Most Popular Tourist Attractions in Seychelles - Part 2
Cousin Island Day Trip
Established in 1968, Cousin Island is a nature reserve primarily for the Seychelles warbler and the hawksbill turtle. The island lies about 2 km from Praslin Island, and birders can hike the trails to spot some of the Seychelles rare species. Residents include the Seychelles magpie robin, the Seychelles brush warbler, the Seychelles turtledove, and the wedge-tailed shearwater. The reserve also encompasses breeding grounds for lesser noddies, fairy terns, and tropicbirds.
Aride Island Nature Reserve
The northernmost of Granitic Seychelles, Aride Island Nature Reserve is the breeding ground of 18 species of seabirds, including frigate birds, red-tailed tropicbirds, and the world's largest colonies of lesser noddy and roseate terns. Nature lovers will find the highest density of lizards anywhere on earth, as well as several endemic species of flowers. Wright's gardenia, or bois citron, is unique to this island. Most hotels on Praslin Island can organize day trips to Aride, but note that the island is often closed to visitors from May through September due to rough surf. Visits by helicopter can also be arranged.
In a marine park, 30 kilometers off Mahé's west coast, mountainous Silhouette Island is renowned for its rich biodiversity. It's the only other island in Seychelles besides Mahé with a mist forest, which cloaks the 731-meter peak of Mount Dauban. The third largest of the granitic islands, Silhouette Island has a rugged terrain that has helped preserve its natural beauty. The park protects more than 2,000 species, including birds, geckos, chameleons, turtles, and skinks. Visitors will find caves to explore; beaches with wonderful swimming and snorkeling opportunities; and diverse flora and fauna such as carnivorous pitcher plants, coco de mer palms, millipedes, slugs, and snails.
Named Port Victoria in honor of the British queen after her coronation, the small capital of Seychelles on the island of Mahé is the only seaport in the country. It's easy to see the main sites here in a day. One of the main tourist attractions in the Seychelles National Botanical Gardens. Established almost a century ago, the gardens encompass 15 acres of native and exotic plants as well as flying foxes, giant tortoises, and an orchid garden. In the city, modern buildings of concrete and glass have sprouted up in recent years and the few remaining colonial buildings lie around Freedom Square. The most prominent historical structure is the clock tower. Erected in 1903, it was modeled on Little Ben, a small version of Big Ben in London. Overlooking the square, St. Paul's Cathedral is built on the site of the first church of the Seychelles, which was destroyed by a freak cyclone in 1862. Shoppers head to Sir Selwyn Clarke Market, where locals sell fish, fresh fruits, and vegetables, and the many craft shops offer souvenirs ranging from ship models to pearl jewelry. For an overview of the flora and fauna of Seychelles, visit the Natural History Museum, which also displays a few historical artifacts.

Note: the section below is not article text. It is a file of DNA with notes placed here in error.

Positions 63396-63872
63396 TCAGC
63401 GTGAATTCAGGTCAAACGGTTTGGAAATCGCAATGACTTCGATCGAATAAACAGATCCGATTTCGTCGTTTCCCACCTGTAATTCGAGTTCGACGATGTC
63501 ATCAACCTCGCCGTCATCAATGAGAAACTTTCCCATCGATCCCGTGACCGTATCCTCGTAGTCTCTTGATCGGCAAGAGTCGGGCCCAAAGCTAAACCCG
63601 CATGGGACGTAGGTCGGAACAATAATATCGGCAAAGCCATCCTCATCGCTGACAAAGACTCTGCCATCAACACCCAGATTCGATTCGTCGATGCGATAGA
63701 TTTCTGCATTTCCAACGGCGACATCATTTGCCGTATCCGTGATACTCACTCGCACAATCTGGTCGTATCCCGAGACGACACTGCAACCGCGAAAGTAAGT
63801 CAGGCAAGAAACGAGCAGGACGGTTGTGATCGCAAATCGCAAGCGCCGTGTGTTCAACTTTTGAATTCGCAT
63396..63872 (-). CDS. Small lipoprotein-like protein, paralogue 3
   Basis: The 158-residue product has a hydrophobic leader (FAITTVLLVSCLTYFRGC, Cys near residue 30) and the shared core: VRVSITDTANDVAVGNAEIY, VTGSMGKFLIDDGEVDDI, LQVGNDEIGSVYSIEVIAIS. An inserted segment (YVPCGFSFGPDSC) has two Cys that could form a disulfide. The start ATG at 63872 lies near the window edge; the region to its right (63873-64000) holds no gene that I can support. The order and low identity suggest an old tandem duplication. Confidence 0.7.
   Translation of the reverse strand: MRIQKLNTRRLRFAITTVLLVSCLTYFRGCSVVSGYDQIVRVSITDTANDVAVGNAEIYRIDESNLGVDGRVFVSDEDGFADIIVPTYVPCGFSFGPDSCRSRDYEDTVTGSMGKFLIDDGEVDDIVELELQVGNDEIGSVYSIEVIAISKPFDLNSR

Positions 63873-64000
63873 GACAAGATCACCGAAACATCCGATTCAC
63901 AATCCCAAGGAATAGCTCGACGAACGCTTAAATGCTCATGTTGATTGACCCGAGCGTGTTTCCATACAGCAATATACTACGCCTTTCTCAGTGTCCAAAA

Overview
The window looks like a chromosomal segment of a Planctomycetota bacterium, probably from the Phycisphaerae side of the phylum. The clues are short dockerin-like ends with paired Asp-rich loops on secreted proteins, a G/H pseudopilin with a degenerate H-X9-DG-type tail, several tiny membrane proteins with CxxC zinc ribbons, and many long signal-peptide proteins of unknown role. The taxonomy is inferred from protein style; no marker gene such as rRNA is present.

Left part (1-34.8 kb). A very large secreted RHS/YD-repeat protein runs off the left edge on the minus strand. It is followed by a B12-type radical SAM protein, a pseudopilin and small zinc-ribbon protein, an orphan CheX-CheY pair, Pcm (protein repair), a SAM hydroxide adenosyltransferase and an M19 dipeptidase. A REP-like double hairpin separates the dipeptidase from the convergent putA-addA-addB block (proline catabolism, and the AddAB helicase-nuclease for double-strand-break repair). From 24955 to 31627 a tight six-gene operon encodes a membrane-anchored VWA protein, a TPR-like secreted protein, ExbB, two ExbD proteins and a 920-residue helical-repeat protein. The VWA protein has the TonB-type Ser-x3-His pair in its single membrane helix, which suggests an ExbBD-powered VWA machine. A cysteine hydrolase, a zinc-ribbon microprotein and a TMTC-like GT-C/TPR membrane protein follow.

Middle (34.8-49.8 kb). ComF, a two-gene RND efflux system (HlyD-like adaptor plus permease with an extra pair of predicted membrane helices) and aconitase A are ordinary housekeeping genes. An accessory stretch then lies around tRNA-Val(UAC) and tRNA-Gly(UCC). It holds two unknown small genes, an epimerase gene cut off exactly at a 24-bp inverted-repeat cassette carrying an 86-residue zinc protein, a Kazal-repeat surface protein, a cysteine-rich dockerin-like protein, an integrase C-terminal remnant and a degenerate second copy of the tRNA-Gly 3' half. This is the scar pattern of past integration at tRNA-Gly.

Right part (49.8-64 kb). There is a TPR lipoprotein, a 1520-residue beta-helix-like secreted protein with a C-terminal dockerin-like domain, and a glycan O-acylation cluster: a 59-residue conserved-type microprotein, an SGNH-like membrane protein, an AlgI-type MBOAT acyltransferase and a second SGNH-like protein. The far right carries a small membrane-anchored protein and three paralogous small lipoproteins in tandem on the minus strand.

Once known as Îles aux Vaches for the dugongs (sea cows) in the area, Bird Island harbors a population of migratory sooty terns, which swells to 1,500,000 birds during the May to October breeding season. Birders and photographers can climb raised observation platforms for clear views of the nests. Other species on the island include fairy and noddy terns, cardinals, ground doves, mynas, crested terns, and plovers. Giant land tortoises are also in residence, and the nearby Seychelles Bank is renowned for its big-game fishing. The only accommodation on the island is the Bird Island Lodge, a no-frills eco-lodge, and you can access the island via a 30-minute flight from Mahé.
A UNESCO World Heritage Site, Aldabra is the world's largest raised coral atoll. The central lagoon fills and empties twice a day through four channels, revealing mushroom-shaped pinnacles known as champignons. Tiger sharks and manta rays often prowl the shallows, and the atoll is home to thousands of birds, including the white-throated rail (the only flightless bird in the Indian Ocean). Also on view are lesser and great frigatebirds, red-footed boobies, dimorphic egrets (found only here and in Madagascar), Aldabra sacred ibis, greater flamingos, and the Malagasy kestrel. In addition to its rich avian life, Aldabra is the habitat of 200,000 giant land tortoises - five times as many as the Galapagos.
(All photographs are courtesy of the original owners unless otherwise indicated)